At the same time, this book had me frequently grinding my teeth. If someone said something that Tippett found particularly insightful, you were going to know all about it. Certainly it would appear in the transcript of the interview, of course. But additionally, each interview was proceeded by an introduction. Not just an introduction of the person being interviewed, because that appeared in the chapter itself. But an introduction before the chapter, that summarized the work of the interviewee, the interview itself, and touched on individual points and sometimes quotes from the interview. Then also there was an introduction to the entire book that did the same things. By the time you're reading those engaging points within the interviews, you're (or at least I) was like, "Yes, Yes! I remember the time!"
As I complained to everyone within earshot, it was suggested to me multiple times that I just skip the introductions, but that's cheating, and I couldn't force myself to do it. Seriously. Did she write the book over many months and forget that she had already quoted exactly that excerpt before? Could Penguin, in this age of e-books and cost-cutting, just not be bothered to assign this book an editor?
All the repetition made me feel like I'd easily be able to find all the interesting ideas that sparked things in my brain, but now I can't. One of these days, I'll get over my aversion to marking books. (At least some books.)
Despite my frustration, and despite the occasional tripping of my woo-alarm, I highly recommend this book. Just maybe, you know, skip the introductions. ...more
Anyway, I can't stress to you enough how magnificent this book is. I keep trying to force various friends to at least read excerpts from the book, butAnyway, I can't stress to you enough how magnificent this book is. I keep trying to force various friends to at least read excerpts from the book, but the title seems to frighten people. My explanation of what it means never seemed to help any, so I'll refer you the authors' introductory essay, available on their website, www.killingthebuddha.com.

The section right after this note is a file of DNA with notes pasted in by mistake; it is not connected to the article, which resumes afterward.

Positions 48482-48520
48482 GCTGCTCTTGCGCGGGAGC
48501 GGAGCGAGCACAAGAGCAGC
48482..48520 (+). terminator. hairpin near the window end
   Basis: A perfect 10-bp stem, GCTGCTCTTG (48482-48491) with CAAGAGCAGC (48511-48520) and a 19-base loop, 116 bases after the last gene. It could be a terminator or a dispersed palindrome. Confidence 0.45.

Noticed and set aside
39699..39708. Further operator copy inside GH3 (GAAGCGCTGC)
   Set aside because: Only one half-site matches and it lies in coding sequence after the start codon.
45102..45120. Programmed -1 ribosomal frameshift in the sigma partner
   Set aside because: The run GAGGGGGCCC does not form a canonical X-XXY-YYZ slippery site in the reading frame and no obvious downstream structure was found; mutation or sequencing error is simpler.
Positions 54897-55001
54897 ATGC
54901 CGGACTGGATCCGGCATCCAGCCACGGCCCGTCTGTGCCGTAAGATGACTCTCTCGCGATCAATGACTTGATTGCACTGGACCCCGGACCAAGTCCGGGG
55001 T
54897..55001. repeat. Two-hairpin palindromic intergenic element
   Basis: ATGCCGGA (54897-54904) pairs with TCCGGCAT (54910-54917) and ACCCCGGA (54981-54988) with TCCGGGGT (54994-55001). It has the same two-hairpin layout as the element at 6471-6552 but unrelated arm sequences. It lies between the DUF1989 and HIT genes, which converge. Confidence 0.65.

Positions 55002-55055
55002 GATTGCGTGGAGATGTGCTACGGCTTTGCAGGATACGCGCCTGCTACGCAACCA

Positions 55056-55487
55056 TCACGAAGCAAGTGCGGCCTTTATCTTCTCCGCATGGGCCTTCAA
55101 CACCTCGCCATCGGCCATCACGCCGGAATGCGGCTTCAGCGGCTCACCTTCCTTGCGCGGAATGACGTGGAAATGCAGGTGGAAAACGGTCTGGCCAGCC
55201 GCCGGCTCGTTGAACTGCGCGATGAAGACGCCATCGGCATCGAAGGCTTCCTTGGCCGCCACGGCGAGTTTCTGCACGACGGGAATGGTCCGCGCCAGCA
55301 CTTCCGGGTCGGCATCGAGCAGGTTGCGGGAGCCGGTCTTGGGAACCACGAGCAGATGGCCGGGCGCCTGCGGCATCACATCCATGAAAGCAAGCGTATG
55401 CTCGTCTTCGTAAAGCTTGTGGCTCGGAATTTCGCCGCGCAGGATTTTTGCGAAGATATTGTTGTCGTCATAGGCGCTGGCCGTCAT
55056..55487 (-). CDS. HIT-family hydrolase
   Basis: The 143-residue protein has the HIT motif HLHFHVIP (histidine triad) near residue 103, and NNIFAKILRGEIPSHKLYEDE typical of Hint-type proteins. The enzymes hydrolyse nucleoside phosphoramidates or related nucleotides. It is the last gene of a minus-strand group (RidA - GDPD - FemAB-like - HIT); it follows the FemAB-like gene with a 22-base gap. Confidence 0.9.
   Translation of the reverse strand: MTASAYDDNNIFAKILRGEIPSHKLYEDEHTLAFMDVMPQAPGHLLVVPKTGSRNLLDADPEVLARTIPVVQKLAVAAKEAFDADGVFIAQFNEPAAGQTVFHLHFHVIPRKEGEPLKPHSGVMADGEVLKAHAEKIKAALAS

If you can't be bothered to visit the above links, here's the Sunday School version: Killing the Buddha is for people who are interested in religion but find the answers and explanations given in church to be a little too neat. This book is about the mess. It contains the work of thirteen different authors, each writing about a different book of the bible, and thirteen stories by the editors about their road trip around America looking for the face of religion. Most of the writing is brilliant, but of course some of the chapters are more brilliant than others. Before lending me the book, my sister raved on about Peter Trachtenberg's chapter, Job, which more than lived up to my expectations as a meditation on the nature of suffering. Samuel, by April Reynolds, strikes at the very heart of what has troubled religion since its very beginning: those who would use it as a means to gather power and glory to themselves. Though perhaps my favorite was Haven Kimmel's Revelation, which suggests, amongst other things, that basically John had gone off of his rocker when he wrote the last book of the Christian Bible. But maybe I'm just still bitter from reading (and discussing. over and over again.) that chapter so many times in Sunday School.
Then intertwined throughout are the tales of the people Manseau and Sharlet meet while driving around America. All of these stories are haunting, each of them moved me. But being a girl from Kansas, and more specifically, a girl who gets homesick when she watches Twister, it's not surprising that my favorite chapter was about storm chasers -- particularly, those who chase the super cells that create tornados. Swoon.
In short, Killing the Buddha is challenging, sickening, uplifting, and magnificent. Read it. Now....more
I had been wanting to read this book since it first came out in 2006. First, it took me a while to procure a copy. Then, I convinced myself that I hadI had been wanting to read this book since it first came out in 2006. First, it took me a while to procure a copy. Then, I convinced myself that I had to read James's The Varieties of Religious Experience first. For whatever reason, nas much as I was interested in James's work, I just could make any headway. (Perhaps it's because the edition I own is a bulky tome, and I just got sick of carting it around.)